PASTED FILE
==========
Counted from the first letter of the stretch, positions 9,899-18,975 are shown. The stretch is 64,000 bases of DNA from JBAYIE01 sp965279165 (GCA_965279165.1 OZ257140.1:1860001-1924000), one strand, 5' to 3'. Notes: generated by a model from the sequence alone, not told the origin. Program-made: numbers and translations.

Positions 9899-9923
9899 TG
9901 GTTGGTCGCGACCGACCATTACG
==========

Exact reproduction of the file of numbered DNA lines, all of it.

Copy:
Counted from the first letter of the stretch, positions 9,899-18,975 are shown. The stretch is 64,000 bases of DNA from JBAYIE01 sp965279165 (GCA_965279165.1 OZ257140.1:1860001-1924000), one strand, 5' to 3'. Notes: generated by a model from the sequence alone, not told the origin. Program-made: numbers and translations.

Positions 9899-9923
9899 TG
9901 GTTGGTCGCGACCGACCATTACG